Valbenazine has a mean total plasma systemic clearance value of 7.2 L/hr. Valbenazine and [+]-α-HTBZ have half-lives of 15 to 22 hours.
Valbenazine is extensively metabolized after oral administration by hydrolysis of the valine ester to form the active metabolite ([+]-α-HTBZ) and by oxidative metabolism, primarily by CYP3A4/5, to form mono-oxidized valbenazine and other minor metabolites. [+]-α-HTBZ appears to be further metabolized in part by CYP2D6.
The results of in vitro studies suggest that valbenazine and [+]-α-HTBZ are unlikely to inhibit CYP1A2, CYP2B6, CYP2C8, CYP2C9, CYP2C19, CYP2E1 or CYP3A4/5, or induce CYP1A2, CYP2B6 or CYP3A4/5 at clinically relevant concentrations.
The results of in vitro studies suggest that valbenazine and [+]-α-HTBZ are unlikely to inhibit the transporters (BCRP, OAT1, OAT3, OCT2, OATP1B1, or OATP1B3) at clinically relevant concentrations.
Following the administration of a single 50-mg oral dose of radiolabeled C-valbenazine (i.e., ~63% of the recommended treatment dose), approximately 60% and 30% of the administered radioactivity was recovered in the urine and feces, respectively. Less than 2% was excreted as unchanged valbenazine or [+]-α-HTBZ in either urine or feces.
Studies in Specific Populations
Exposures of valbenazine in patients with hepatic and severe renal impairment are summarized in Figure 1.
Figure 1: Effects of Hepatic and Severe Renal Impairment on Valbenazine Pharmacokinetics
AUCinf=area under the plasma concentration versus time curve from 0 hours extrapolated to infinity
[+]-α-HTBZ=[+]-α-dihydrotetrabenazine (active metabolite)
Drug Interaction Studies
The effects of paroxetine, ketoconazole and rifampin on the exposure of valbenazine are summarized in Figure 2.
Figure 2: Effects of Strong CYP2D6 and CYP3A4 Inhibitors and CYP3A4 Inducers on Valbenazine Pharmacokinetics
AUCinf=area under the plasma concentration versus time curve from 0 hours extrapolated to infinity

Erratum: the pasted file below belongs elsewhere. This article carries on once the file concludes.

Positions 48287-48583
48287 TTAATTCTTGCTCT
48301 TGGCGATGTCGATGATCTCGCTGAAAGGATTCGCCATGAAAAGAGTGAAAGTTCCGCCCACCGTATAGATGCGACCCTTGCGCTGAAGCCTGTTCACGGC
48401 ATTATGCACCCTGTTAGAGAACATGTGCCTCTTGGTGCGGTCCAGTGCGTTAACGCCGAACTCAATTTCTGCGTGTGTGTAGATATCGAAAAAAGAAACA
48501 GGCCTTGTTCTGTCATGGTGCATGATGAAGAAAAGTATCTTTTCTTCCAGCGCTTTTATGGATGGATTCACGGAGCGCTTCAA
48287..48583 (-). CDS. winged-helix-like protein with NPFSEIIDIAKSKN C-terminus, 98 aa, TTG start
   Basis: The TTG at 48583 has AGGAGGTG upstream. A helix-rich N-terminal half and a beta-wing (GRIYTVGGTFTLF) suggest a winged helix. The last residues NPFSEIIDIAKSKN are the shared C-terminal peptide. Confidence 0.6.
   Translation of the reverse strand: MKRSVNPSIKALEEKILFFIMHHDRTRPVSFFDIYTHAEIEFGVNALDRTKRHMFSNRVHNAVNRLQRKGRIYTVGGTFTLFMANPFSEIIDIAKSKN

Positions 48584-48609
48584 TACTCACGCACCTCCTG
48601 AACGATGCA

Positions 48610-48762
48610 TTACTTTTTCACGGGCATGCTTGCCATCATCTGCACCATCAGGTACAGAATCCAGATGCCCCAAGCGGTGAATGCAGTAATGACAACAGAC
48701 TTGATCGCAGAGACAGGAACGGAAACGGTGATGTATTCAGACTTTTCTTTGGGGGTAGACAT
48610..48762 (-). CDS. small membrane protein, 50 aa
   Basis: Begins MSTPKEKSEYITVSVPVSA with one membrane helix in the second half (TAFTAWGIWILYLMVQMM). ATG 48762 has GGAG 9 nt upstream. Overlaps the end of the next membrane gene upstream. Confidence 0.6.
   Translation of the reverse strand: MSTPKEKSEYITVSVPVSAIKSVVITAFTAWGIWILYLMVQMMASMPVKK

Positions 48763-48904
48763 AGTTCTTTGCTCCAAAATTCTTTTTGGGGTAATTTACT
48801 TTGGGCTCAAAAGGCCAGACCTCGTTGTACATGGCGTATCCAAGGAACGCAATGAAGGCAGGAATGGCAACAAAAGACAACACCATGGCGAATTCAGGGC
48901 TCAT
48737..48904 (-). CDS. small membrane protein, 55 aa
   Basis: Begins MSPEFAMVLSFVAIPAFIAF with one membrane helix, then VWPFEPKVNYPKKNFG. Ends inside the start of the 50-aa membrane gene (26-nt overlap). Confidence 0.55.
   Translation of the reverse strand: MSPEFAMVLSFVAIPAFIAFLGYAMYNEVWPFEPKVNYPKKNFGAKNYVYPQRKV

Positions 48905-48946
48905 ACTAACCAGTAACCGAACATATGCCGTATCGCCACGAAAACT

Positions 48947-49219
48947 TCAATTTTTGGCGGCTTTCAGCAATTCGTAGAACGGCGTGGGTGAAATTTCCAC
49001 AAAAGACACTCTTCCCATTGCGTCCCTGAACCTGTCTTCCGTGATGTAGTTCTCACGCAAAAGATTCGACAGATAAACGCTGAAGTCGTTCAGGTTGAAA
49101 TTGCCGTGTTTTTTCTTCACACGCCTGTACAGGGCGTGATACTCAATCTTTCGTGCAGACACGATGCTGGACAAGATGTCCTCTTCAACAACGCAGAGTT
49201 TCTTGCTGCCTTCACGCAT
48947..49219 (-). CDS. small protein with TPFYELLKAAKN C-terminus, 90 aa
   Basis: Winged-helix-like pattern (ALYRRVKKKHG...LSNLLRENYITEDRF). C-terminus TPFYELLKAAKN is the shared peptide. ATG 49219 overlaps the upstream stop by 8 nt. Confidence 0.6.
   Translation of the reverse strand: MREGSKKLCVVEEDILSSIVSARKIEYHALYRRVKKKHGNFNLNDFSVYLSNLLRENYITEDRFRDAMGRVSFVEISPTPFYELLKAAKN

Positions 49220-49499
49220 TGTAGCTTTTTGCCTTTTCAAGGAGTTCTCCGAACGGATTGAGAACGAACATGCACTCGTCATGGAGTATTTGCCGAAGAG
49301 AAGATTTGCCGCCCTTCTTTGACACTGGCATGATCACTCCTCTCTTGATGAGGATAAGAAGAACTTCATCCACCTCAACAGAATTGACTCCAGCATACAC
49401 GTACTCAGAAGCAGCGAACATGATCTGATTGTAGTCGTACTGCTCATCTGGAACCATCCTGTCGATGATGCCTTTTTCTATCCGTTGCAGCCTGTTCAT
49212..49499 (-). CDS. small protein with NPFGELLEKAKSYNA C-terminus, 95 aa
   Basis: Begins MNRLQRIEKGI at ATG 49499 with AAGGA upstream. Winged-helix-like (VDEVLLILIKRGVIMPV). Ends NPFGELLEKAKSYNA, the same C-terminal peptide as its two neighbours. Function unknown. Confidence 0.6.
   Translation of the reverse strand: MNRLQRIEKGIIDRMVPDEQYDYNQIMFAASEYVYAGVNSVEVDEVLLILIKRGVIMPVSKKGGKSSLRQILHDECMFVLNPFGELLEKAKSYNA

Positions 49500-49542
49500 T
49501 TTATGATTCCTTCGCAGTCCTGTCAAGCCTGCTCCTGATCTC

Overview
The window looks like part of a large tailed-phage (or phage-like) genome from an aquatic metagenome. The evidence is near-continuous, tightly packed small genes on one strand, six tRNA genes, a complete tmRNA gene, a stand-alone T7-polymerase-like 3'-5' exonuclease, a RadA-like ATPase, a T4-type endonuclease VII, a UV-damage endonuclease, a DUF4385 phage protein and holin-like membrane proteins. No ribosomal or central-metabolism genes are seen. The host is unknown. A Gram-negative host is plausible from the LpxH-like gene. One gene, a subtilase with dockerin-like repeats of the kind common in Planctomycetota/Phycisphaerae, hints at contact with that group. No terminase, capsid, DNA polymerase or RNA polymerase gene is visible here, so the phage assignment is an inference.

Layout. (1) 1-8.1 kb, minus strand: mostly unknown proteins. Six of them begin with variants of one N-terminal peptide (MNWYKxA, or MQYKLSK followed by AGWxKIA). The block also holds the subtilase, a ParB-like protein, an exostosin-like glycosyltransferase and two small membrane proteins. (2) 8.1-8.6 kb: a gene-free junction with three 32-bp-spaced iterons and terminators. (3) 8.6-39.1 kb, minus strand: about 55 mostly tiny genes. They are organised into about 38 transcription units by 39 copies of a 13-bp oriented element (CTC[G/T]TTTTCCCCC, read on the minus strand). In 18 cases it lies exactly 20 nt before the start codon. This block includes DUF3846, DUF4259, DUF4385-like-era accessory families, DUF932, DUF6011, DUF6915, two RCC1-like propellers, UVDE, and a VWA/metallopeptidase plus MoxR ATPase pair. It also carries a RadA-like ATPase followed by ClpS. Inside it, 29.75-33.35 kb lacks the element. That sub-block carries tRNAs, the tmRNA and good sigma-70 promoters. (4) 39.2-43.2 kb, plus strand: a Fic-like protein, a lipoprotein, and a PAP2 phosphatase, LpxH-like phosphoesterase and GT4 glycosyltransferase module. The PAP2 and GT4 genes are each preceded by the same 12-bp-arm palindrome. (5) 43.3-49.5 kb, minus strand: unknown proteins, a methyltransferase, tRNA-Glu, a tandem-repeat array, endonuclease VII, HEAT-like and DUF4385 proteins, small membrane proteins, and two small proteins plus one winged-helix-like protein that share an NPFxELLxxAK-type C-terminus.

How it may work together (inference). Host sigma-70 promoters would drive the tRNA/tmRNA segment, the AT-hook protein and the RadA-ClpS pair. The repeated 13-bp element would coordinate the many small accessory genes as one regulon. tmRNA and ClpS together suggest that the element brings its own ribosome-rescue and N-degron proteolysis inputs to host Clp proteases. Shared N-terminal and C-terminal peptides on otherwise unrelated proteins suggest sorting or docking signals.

[+]-α-HTBZ=[+]-α-dihydrotetrabenazine (active metabolite)
The effects of valbenazine on the exposure of other coadministered drugs are summarized in Figure 3.
Figure 3: Effects of Valbenazine on Pharmacokinetics of Other Drugs
AUCinf=area under the plasma concentration versus time curve from 0 hours extrapolated to infinity
Valbenazine did not increase tumors in rats treated orally for 91 weeks at 0.5, 1, and 2 mg/kg/day. These doses are <1 times (0.06, 0.1, and 0.24 times, respectively) the MRHD of 80 mg/day based on mg/m2.
Valbenazine did not increase tumors in hemizygous Tg.rasH2 mice treated orally for 26 weeks at 10, 30 and 75 mg/kg/day, which are 0.6, 1.9 and 4.6 times the MRHD of 80 mg/day based on mg/m2.
Valbenazine was not mutagenic in the in vitro bacterial reverse mutation test (Ames) or clastogenic in the in vitro mammalian chromosomal aberrations assay in human peripheral blood lymphocytes or in the in vivo rat bone marrow micronucleus assay.
Impairment of Fertility
In a fertility study, rats were treated orally with valbenazine at 1, 3, and 10 mg/kg/day prior to mating and through mating, for a minimum of 10 weeks (males) or through Day 7 of gestation (females). These doses are 0.1, 0.4, and 1.2 times the MRHD of 80 mg/day based on mg/m2, respectively. Valbenazine delayed mating in both sexes, which led to lower number of pregnancies and disrupted estrous cyclicity at the high dose, 1.2 times the MRHD of 80 mg/day based on mg/m2. Valbenazine had no effects on sperm parameters (motility, count, density) or on uterine parameters (corpora lutea, number of implants, viable implants, pre-implantation loss, early resorptions and post-implantation loss) at any dose.
A randomized, double-blind, placebo-controlled trial of INGREZZA was conducted in patients with moderate to severe tardive dyskinesia as determined by clinical observation. Patients had underlying schizophrenia, schizoaffective disorder, or a mood disorder. Individuals at significant risk for suicidal or violent behavior and individuals with unstable psychiatric symptoms were excluded.